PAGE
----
Another item I caught was you have a 351 cleveland. Most, and I thought all, 69's had 351 Windsors. So if it is coming off a car with a 351 Windsor, you could have trouble finding the right brackets to fit it on a 351 Cleveland.

The drier should be replaced before installation. Use O rings that are compatible with R134, even if you do not use it.

Good luck,
Dan
 

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Discussion Starter #9
The engine is indeed a 351 cleveland, originally out of a '70. The ac system donor is also out of a 70 with the same engine I believe. I don't imagine the ac systems back then worked great, but did they more or less cool you down? Judging by the posts, no one is saying snatch it up, so it is something I'm carefully deciding...
W
 

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Most of the after-market A/C units use Sanden compressors. They are a lot smaller and more efficient. You can get one in polished aluminum with a chrome pulley cover. They look pretty good. They take different mounts though. Take a look at Vintage Air or similar vendor. You might want to buy a few new parts to go with the old system.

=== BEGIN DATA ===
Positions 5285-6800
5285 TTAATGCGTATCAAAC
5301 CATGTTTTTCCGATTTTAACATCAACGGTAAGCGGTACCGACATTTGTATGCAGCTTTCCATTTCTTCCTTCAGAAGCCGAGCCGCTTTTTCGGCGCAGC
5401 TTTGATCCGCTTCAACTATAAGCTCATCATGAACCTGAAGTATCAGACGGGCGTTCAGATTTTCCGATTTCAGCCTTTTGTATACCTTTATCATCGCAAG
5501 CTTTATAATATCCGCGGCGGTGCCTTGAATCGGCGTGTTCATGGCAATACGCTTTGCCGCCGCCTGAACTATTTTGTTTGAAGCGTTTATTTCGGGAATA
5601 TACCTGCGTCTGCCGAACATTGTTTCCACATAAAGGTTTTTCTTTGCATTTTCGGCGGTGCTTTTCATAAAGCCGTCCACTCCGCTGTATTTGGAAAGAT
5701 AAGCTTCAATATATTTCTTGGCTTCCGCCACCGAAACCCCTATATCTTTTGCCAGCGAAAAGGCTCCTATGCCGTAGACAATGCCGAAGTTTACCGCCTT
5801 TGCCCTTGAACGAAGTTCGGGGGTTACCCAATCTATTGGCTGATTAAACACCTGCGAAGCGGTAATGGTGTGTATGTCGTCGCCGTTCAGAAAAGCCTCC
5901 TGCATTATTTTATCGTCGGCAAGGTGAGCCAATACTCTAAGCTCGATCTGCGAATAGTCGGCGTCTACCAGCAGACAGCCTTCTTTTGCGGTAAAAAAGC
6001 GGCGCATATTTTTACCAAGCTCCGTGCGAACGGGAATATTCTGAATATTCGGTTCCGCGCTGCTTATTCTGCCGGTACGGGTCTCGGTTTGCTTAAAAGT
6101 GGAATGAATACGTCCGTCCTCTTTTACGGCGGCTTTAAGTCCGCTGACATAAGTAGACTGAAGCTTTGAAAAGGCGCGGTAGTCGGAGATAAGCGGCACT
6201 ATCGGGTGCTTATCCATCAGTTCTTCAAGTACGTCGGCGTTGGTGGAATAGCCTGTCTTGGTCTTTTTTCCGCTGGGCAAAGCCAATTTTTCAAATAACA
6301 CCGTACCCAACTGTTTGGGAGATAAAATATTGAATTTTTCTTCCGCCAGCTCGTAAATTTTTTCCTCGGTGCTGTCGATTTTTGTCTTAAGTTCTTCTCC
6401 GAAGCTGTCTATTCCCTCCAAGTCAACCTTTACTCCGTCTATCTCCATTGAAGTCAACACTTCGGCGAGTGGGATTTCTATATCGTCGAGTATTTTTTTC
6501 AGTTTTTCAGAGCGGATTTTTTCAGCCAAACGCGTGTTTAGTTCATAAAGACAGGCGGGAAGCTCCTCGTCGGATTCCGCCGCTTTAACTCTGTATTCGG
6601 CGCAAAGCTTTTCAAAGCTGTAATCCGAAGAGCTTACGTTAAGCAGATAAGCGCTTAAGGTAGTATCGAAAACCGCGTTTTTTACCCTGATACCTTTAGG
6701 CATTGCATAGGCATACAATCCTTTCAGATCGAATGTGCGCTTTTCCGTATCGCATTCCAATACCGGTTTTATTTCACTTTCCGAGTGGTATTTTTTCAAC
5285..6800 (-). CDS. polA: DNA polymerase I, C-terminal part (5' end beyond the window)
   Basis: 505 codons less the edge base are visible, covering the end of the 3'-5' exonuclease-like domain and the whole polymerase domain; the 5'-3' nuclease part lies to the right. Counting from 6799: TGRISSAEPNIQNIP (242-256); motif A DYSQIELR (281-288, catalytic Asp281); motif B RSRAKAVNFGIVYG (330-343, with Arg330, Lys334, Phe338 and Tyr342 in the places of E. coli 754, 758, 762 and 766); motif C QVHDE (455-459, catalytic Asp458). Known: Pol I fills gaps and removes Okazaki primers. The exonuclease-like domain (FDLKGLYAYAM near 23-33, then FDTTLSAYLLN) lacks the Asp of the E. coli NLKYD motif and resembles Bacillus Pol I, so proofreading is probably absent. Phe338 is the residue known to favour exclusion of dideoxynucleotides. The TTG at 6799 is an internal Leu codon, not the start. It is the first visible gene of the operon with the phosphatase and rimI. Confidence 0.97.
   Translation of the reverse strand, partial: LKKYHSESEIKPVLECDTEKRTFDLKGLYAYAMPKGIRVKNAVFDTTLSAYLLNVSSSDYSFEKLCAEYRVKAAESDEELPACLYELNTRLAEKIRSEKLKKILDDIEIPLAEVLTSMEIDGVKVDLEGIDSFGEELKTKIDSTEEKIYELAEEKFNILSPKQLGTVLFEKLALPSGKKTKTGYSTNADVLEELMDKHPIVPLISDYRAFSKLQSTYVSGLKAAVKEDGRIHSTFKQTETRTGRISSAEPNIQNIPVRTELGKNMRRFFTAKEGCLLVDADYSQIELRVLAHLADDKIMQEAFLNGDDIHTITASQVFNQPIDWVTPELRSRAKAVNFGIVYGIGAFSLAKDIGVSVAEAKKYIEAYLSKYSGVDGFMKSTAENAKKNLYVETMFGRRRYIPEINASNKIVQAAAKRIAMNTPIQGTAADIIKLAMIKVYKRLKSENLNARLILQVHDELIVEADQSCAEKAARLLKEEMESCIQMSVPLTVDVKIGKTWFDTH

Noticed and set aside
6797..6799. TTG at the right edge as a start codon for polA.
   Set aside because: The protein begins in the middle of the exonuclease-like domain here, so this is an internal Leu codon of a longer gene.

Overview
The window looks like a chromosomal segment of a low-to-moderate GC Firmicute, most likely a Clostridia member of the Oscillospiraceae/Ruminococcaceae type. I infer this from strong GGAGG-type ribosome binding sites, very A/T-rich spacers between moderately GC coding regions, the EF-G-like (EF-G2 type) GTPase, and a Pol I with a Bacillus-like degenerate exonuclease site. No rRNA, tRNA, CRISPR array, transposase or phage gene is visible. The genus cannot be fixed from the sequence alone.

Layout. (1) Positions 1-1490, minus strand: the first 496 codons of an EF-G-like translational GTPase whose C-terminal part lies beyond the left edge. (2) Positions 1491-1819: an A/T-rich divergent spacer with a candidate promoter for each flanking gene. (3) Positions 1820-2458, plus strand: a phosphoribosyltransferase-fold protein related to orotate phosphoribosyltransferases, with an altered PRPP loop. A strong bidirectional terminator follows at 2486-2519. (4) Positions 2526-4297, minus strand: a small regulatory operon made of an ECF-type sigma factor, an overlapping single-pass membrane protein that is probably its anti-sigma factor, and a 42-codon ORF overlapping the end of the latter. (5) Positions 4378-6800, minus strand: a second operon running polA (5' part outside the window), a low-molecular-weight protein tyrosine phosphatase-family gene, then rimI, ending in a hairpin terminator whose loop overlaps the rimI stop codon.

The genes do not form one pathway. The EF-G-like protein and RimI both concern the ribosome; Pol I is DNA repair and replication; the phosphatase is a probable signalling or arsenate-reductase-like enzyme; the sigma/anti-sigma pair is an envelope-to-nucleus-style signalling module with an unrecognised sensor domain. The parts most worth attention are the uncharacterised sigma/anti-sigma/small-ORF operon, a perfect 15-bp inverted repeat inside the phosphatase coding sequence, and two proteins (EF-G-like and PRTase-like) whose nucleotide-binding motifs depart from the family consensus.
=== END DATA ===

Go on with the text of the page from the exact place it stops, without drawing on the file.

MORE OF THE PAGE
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If you do this, take the heater box apart and put in a new heater core(pressure test it first!!) and also check the evaporator. They are copper and are usually good. Classic Auto Air has come out with a larger, more coils, evaporator that is supposed to improve cooling. This is an area in your Mustang that you would NOT want to revisit with a leaky heater core!! :horror: Would also start with a new condenser and dryer. It's not a cheap "DO" but can understand someone wanting AC. Re the compressor, go with a Sanden. Have had Sandens in two Mustangs, and they beat the "Dork" brand. I painted mine Satin Black and put a Ford Air Cond tag on it. Leaving it in aluminum calls attention to a non original part. The paint makes it look a bit more like it belongs! Forgot! Opinion.....If available, use R-12 Freon. There is a noticeable difference in cooling, is not corrosive like 134 and operates with far less pressure.
 

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Make damn sure he knows that there is a difference in the 69 and 70 underdash wiring. You will have to have a 69 underdash harness that has A/C. There are too many differences in the 70 harness to make it work.